It’s not simple to introduce a “free codec” and it will take time!

Google and Theora
There is actually something that Google should do before they start on the path of making VP8 available “for free”: They should formulate a new license agreement with Xiph (and the world) over VP3 and Theora. Right now, the existing license that was provided by On2 Technologies to Theora (link is to an early version of On2′s open source license of VP3) was only for the codebase of VP3 and any modifications of it, but doesn’t in an obvious way apply to an independent re-implementations of VP3/Theora. The new agreement between Google and Xiph should be about the patents and not about the source code. (UPDATE: The actual agreement with Xiph apparently also covers re-implementations – see comments below.)

That would put Theora in a better position to be universally acceptable as a baseline codec for HTML5. It would allow, e.g. Apple to make their own implementation of Theora – which is probably what they would want for ipods and iphones. Since Firefox, Chrome, and Opera already support Ogg Theora in their browsers using the on2 licensed codebase, they must have decided that the risk of submarine patents is low. So, presumably, Apple can come to the same conclusion.

Free codecs roadmap
I see this as the easiest path towards getting a universally acceptable free codec. Over time then, as VP8 develops into a free codec, it could become the successor of Theora on a path to higher quality video. And later still, when the Internet will handle large resolution video, we can move on to the BBC’s Dirac/VC2 codec. It’s where the future is. The present is more likely here and now in Theora.


ADDITION:
Please note the comments from Monty from Xiph and from Dan, ex-On2, about the intent that VP3 was to be completely put into the hands of the community. Also, Monty notes that in order to implement VP3, you do not actually need any On2 patents. So, there is probably not a need for Google to refresh that commitment. Though it might be good to reconfirm that commitment.


ADDITION 10th April 2010:
Today, it was announced that Google put their weight behind the Theorarm implementation by helping to make it BSD and thus enabling it to be merged with Theora trunk. They also confirm on their blog post that Theora is “really, honestly, genuinely, 100% free”. Even though this is not a legal statement, it is good that Google has confirmed this.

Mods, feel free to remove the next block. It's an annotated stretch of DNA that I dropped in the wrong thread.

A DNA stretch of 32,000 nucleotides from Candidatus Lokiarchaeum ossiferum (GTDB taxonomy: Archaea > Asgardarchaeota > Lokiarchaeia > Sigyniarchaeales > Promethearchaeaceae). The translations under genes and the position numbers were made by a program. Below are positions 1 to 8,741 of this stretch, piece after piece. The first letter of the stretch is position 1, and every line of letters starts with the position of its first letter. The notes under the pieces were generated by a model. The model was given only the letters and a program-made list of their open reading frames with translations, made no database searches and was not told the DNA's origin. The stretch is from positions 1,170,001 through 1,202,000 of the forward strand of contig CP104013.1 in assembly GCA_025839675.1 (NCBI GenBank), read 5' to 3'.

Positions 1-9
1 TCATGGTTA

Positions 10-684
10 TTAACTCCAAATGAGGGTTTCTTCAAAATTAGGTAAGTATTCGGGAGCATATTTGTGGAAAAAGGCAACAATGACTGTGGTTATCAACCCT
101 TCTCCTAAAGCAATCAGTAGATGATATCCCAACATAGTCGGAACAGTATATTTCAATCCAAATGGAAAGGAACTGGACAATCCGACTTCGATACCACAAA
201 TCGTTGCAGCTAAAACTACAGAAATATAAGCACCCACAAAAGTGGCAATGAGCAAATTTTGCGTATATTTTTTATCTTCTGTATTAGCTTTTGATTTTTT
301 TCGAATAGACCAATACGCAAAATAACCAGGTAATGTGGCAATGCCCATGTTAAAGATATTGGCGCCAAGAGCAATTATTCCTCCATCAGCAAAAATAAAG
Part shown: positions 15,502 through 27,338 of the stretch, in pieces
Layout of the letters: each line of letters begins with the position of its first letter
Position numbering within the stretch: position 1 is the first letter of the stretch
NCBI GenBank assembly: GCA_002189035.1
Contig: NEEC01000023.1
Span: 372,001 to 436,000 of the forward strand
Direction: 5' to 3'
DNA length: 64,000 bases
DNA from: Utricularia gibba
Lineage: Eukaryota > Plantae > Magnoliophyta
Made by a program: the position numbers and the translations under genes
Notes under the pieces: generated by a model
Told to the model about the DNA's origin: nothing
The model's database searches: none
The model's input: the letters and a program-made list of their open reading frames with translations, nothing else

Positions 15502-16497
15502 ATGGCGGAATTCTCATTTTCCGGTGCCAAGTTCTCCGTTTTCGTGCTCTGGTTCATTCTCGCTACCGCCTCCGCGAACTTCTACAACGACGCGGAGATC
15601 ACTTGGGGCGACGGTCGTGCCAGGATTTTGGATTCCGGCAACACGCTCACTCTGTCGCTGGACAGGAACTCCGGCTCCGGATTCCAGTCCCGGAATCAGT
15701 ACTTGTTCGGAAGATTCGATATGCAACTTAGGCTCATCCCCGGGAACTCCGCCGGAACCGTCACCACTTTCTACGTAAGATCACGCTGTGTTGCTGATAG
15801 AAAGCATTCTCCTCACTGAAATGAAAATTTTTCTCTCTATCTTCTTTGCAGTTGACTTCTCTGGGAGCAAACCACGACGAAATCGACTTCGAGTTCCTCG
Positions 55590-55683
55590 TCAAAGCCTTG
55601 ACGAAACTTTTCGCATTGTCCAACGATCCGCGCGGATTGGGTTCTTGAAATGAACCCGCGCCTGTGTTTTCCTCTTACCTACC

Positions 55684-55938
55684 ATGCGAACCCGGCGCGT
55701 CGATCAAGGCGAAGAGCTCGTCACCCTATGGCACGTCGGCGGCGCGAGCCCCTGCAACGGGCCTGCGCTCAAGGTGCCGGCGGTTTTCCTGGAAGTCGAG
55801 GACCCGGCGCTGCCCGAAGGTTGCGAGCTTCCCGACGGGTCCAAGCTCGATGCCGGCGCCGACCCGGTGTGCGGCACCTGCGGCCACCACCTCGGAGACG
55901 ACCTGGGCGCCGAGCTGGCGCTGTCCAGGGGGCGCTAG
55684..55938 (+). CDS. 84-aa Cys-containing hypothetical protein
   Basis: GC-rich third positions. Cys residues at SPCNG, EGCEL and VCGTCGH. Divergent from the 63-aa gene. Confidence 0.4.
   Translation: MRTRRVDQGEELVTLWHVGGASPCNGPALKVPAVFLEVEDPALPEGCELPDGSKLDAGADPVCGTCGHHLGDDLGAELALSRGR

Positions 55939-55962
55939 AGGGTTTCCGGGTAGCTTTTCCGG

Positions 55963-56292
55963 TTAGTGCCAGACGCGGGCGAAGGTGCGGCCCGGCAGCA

Accessibility support in Ogg and liboggplay

At the recent FOMS/LCA in Wellington, New Zealand, we talked a lot about how Ogg could support accessibility. Technically, this means support for multiple text tracks (subtitles/captions), multiple audio tracks (audio descriptions parallel to main audio track), and multiple video tracks (sign language video parallel to main video track).

Creating multitrack Ogg files
The creation of multitrack Ogg files is already possible using one of the muxing applications, e.g. oggz-merge. For example, I have my own little collection of multitrack Ogg files at http://annodex.net/~silvia/itext/elephants_dream/multitrack/. But then you are stranded with files that no player will play back.

Multitrack Ogg in Players
As Ogg is now being used in multiple Web browsers in the new HTML5 media formats, there are in particular requirements for accessibility support for the hard-of-hearing and vision-impaired. Either multitrack Ogg needs to become more of a common case, or the association of external media files that provide synchronised accessibility data (captions, audio descriptions, sign language) to the main media file needs to become a standard in HTML5.

As it turn out, both these approaches are being considered and worked on in the W3C. Accessibility data that are audio or video tracks will in the near future have to come out of the media resource itself, but captions and other text tracks will also be available from external associated elements.

The availability of internal accessibility tracks in Ogg is a new use case – something Ogg has been ready to do, but has not gone into common usage. MPEG files on the other hand have for a long time been used with internal accessibility tracks and thus frameworks and players are in place to decode such tracks and do something sensible with them. This is not so much the case for Ogg.

For example, a current VLC build installed on Windows will display captions, because Ogg Kate support is activated. A current VLC build on any other platform, however, has Ogg Kate support deactivated in the build, so captions won’t display. This will hopefully change soon, but we have to look also beyond players and into media frameworks – in particular those that are being used by the browser vendors to provide Ogg support.

Multitrack Ogg in Browsers
Hopefully gstreamer (which is what Opera uses for Ogg support) and ffmpeg (which is what Chrome uses for Ogg support) will expose all available tracks to the browser so they can expose them to the user for turning on and off. Incidentally, a multitrack media JavaScript API is in development in the W3C HTML5 Accessibility Task Force for allowing such control.

The current version of Firefox uses liboggplay for Ogg support, but liboggplay’s multitrack support has been sketchy this far. So, Viktor Gal – the liboggplay maintainer – and I sat down at FOMS/LCA to discuss this and Viktor developed some patches to make the demo player in the liboggplay package, the glut-player, support the accessibility use cases.